"What, exactly, 'dinosaur style' looked like has been a subject of frequent speculation but very little rigorous research, and no dinosaurs have ever been found fossilized in the act to show us how it was done. But does this mean that we’ll never find dinosaur sex preserved in stone?"
"Jurassic Fight Club" was a one-season series on the History Channel, and I am a dedicated fan. I’d bet I’m one of about six people in the world who can claim this, and I am definitely the only one with a full set of adult teeth. I consumed all twelve gripping episodes. I follow the host, “Dinosaur George” Blasing on Twitter, and I hold the high score in their online game Turf Wars. I also hold the #2, #5 and #9 spots, presumably because I’ve been competing against four-year-olds.
Part of the allure of "Jurassic Fight Club" derives from the History Channel’s general brand of madness. [...]
"Sereno, who has conducted extensive fieldwork in the region, says he has visited villages where the fossil trade is the livelihood for the majority of residents… He recalls entering one tunnel in China, guided by candlelight, that was dug by hand about 900 feet into the side of the mountain. 'There were no wood supports or anything. It was so deep in the side of the mountain, it actually went through an entire valley,' he says. 'There is an untold number of people-probably not thousands, but hundreds-that have been buried alive in the course of trying to find these dinosaurs.'" -Interesting Indiana-Jonesy story in Popular Mechanics about University of [...]
"Yes, a meteor or comet was the death blow. But the giant lizards were already in trouble when the impact came. Giant herbivores that reached 80 tons had deforested more and more land and had to go far and wide for food. The predators and scavengers that lived off of them struggled to keep up. It wasn’t exactly good times before the sky would go dark and the volcanoes would erupt." —This must be from an article about … dinosaurs? No, not literal dinosaurs. Some kind of change in habits or industry, perhaps a "game changer" of some kind? Maybe it's about Windows 7, or Windows 8, or? Let's [...]
Last week, chemist Ronald Breslow made a splash the size of the Yucatan crater with the greatest non-sequitur in the history of academic papers: he decided that the concept of chirality (that is, a molecule’s dominant orientation) probably means that there are Star Destroyers manned by T-Rexes floating around in our galaxy.
Well, friends, here we go again. Breslow is yet another legitimate scientist who is clearly trying to nose his way into the highly exclusive field of mad science. Listen, I didn’t go through 1.21 years at the fictional Emmett Brown College just to have some highly trained, intellectually rigorous and eminently qualified thinker like Breslow swoop [...]
“Leave it as at is,” Theodore Roosevelt once said about the wonders of the Precambrian: “The ages have been at work on it, and man can only mar it.”
What a scandal that the institution co-founded by his father—and with Teddy Roosevelt's own outlandish equestrian statue out front, flanked by Red Indians—would prove the great man so pitifully right about history. (And in 2011, no less: the centennial of his legendary Bull Moose break from the Republican Party.)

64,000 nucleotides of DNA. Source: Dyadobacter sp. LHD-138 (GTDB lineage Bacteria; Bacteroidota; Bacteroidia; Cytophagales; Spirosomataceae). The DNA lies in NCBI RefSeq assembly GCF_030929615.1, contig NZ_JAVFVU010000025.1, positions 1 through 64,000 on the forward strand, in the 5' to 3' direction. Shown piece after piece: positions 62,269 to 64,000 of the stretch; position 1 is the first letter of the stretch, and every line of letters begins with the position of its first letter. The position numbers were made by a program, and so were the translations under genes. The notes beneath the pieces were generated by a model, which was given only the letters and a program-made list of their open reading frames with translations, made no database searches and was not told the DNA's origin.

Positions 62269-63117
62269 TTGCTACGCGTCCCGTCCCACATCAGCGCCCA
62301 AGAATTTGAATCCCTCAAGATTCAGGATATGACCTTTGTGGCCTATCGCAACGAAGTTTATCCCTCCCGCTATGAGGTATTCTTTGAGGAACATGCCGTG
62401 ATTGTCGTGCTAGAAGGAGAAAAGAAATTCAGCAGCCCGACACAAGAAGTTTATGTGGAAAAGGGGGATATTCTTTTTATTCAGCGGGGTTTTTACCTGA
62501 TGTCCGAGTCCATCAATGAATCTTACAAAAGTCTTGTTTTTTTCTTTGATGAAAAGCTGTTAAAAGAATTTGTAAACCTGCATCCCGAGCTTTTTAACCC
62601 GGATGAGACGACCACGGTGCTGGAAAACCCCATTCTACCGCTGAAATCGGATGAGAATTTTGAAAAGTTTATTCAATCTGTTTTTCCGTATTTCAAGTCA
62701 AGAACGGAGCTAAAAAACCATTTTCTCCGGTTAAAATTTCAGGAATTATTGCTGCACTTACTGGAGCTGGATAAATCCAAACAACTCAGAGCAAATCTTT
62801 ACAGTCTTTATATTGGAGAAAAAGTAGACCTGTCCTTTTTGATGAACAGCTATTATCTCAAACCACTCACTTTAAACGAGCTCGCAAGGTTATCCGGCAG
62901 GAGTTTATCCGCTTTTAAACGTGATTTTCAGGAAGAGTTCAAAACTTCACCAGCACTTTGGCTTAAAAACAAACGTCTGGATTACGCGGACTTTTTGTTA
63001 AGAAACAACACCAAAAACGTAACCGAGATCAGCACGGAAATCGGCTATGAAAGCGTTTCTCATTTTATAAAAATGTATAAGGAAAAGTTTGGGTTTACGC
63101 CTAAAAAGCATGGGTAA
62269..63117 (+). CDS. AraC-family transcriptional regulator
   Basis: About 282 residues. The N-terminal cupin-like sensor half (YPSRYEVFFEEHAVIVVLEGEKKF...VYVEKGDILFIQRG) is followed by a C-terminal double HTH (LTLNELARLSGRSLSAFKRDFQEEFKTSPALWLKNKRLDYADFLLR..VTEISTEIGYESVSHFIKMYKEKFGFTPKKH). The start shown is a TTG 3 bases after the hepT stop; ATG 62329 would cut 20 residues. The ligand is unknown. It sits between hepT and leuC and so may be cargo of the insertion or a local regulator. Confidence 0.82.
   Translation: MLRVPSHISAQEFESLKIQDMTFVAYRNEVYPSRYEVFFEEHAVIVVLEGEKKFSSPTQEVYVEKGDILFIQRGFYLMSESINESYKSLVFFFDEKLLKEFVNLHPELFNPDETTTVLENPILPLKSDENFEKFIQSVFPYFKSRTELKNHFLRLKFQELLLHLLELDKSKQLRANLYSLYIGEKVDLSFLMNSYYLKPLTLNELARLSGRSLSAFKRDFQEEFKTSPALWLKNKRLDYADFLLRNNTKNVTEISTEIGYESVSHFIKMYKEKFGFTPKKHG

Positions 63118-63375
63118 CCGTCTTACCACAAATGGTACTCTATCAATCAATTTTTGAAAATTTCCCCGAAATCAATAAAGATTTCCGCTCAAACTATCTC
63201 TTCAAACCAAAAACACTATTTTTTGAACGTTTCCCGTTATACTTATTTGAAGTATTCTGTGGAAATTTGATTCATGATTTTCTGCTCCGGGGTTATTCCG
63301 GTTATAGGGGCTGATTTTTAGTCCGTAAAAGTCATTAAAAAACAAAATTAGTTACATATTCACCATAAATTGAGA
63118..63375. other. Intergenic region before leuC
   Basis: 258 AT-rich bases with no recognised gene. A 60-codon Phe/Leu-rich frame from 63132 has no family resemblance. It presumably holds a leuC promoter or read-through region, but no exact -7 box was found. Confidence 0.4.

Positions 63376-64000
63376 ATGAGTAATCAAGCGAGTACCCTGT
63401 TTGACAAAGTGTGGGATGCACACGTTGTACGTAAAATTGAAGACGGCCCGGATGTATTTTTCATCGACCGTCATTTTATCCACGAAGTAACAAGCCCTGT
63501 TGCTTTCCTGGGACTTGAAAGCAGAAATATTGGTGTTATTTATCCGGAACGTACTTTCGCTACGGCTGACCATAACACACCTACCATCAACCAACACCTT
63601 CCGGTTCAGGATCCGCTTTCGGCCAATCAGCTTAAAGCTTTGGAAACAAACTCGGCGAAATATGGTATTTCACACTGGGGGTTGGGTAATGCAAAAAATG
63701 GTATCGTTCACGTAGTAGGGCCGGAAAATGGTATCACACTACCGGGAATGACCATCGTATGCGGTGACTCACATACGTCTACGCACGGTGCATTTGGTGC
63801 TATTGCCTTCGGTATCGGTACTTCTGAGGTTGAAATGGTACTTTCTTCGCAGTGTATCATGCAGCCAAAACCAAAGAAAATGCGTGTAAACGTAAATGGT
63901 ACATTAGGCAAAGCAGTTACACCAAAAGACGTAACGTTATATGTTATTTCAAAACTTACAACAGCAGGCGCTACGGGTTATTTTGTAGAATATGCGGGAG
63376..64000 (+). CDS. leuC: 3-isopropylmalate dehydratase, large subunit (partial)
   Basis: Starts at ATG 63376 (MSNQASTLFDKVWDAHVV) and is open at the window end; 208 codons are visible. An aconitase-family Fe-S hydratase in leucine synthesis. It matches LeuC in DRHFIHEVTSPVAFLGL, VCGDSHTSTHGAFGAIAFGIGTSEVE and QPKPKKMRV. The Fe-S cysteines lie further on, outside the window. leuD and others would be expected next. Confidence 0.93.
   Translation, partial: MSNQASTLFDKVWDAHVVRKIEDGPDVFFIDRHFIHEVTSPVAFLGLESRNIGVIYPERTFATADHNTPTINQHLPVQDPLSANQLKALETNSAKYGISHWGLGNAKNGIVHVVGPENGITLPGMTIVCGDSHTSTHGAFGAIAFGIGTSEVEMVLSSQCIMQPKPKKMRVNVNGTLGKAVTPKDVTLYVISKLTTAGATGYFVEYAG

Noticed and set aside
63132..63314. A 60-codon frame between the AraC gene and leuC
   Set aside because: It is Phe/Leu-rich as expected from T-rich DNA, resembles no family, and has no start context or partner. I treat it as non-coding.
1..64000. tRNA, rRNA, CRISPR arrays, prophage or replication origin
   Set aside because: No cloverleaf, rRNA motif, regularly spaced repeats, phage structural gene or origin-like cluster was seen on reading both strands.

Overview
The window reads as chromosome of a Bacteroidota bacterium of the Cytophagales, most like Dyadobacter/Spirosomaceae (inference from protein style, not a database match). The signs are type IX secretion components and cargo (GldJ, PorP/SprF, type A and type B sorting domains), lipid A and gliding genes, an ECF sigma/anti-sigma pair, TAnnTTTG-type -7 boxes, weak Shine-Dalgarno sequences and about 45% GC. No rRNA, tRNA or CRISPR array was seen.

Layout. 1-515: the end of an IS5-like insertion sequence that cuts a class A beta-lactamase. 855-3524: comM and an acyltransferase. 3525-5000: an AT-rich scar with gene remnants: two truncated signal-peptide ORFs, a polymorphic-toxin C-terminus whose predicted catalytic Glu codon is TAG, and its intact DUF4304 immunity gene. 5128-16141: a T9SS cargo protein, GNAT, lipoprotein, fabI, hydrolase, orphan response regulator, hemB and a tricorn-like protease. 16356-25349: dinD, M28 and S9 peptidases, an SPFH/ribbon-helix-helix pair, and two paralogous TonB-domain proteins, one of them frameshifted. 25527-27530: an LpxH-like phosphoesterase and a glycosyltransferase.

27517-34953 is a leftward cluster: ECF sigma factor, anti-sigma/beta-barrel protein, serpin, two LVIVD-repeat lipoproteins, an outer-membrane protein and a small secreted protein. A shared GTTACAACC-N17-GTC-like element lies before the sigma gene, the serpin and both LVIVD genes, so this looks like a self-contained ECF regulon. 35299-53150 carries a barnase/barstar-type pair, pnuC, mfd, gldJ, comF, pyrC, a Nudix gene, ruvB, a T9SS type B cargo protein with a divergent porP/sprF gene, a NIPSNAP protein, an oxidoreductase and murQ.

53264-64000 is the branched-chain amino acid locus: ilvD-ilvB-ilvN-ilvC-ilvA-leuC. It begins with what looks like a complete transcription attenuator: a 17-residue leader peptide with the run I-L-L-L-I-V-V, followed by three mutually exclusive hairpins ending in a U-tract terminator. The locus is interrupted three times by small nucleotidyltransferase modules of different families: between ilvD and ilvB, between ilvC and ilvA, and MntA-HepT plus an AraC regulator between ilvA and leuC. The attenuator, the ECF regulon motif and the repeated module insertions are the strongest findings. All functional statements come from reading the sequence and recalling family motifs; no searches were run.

The World’s Largest Dinosaurs—which opened at the American Museum of Natural History on April 16th and plays (if that can be the word for this inert, child-sneering exhibit) through the year—purports to [...]
I don't know what you guys have planned for Valentine's Day, but I am going to be parked in front of my TV in rapt attention to what is sure to be the most amazing program of the year. Let's get some of that press release action!
Here you will find a picture of a squirrel making out with a plastic dinosaur.
It's always funny to read about the discovery of "new dinosaurs." It's like when the original incarnation of Spinal Tap then called "The Originals" found out there was another band called "The Originals," and so they had to change their name to "The New Originals." (Which is a much better names, really.) Anyway, a new, or at least, heretofore undiscovered, type of dinosaur has indeed been found in Utah.
Scientists have named it Kosmocerotops. It's a close relative of the Triceratops, the famous rhinoceros-like plant-eater that has the big, armor-plated head with three horns. ("Cerotops" is Greek for "horned face.") But the Kosmocerotops, which lived around the Great [...]
Crack bit of paleontological detective work detailed in a new Nature article about Anomalocaris, a three-foot-long shrimp-like creature widely believed to have dominated the seas of the Paleozoic era's Cambrian period by "hunting and eating hard-shelled prey such as trilobites." In a recent computer-assisted analysis of fossilized Anomalocaris mouth parts, Amherst College's Whitey Hagadorn determined that the "Tyranosaurus rex of the Cambrian" lacked the chomping power to match its reputation. "Everyone shows it grabbing trilobites and munching them. Like a cookie monster," Hagadorn says. "Not possible." Hagadorn suggests Anomalocaris subsisted on a softer diet of jellyfish and worms, or maybe just filtered plankton. In turn, Hagedorn's colleagues insist [...]